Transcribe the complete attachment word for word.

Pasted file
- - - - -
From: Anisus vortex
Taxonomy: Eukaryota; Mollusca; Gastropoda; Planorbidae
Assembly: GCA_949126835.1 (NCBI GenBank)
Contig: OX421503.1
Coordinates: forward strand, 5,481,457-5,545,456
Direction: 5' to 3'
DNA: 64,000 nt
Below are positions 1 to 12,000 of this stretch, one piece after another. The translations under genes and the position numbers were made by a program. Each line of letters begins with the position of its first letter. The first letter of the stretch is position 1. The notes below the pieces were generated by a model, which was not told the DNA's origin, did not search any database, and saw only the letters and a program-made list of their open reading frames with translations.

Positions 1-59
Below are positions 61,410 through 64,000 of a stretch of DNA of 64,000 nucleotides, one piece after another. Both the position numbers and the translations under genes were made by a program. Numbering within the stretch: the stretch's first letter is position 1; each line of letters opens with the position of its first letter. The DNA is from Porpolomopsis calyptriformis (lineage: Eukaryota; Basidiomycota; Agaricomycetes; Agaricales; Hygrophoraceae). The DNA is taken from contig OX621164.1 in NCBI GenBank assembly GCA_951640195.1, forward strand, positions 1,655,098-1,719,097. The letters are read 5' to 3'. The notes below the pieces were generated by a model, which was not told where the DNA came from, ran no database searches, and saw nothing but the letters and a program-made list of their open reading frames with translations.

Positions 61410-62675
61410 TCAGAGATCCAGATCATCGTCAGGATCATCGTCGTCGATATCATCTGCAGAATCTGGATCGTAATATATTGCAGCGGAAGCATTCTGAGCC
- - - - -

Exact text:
From: Anisus vortex
Taxonomy: Eukaryota; Mollusca; Gastropoda; Planorbidae
Assembly: GCA_949126835.1 (NCBI GenBank)
Contig: OX421503.1
Coordinates: forward strand, 5,481,457-5,545,456
Direction: 5' to 3'
DNA: 64,000 nt
Below are positions 1 to 12,000 of this stretch, one piece after another. The translations under genes and the position numbers were made by a program. Each line of letters begins with the position of its first letter. The first letter of the stretch is position 1. The notes below the pieces were generated by a model, which was not told the DNA's origin, did not search any database, and saw only the letters and a program-made list of their open reading frames with translations.

Positions 1-59
Below are positions 61,410 through 64,000 of a stretch of DNA of 64,000 nucleotides, one piece after another. Both the position numbers and the translations under genes were made by a program. Numbering within the stretch: the stretch's first letter is position 1; each line of letters opens with the position of its first letter. The DNA is from Porpolomopsis calyptriformis (lineage: Eukaryota; Basidiomycota; Agaricomycetes; Agaricales; Hygrophoraceae). The DNA is taken from contig OX621164.1 in NCBI GenBank assembly GCA_951640195.1, forward strand, positions 1,655,098-1,719,097. The letters are read 5' to 3'. The notes below the pieces were generated by a model, which was not told where the DNA came from, ran no database searches, and saw nothing but the letters and a program-made list of their open reading frames with translations.

Positions 61410-62675
61410 TCAGAGATCCAGATCATCGTCAGGATCATCGTCGTCGATATCATCTGCAGAATCTGGATCGTAATATATTGCAGCGGAAGCATTCTGAGCC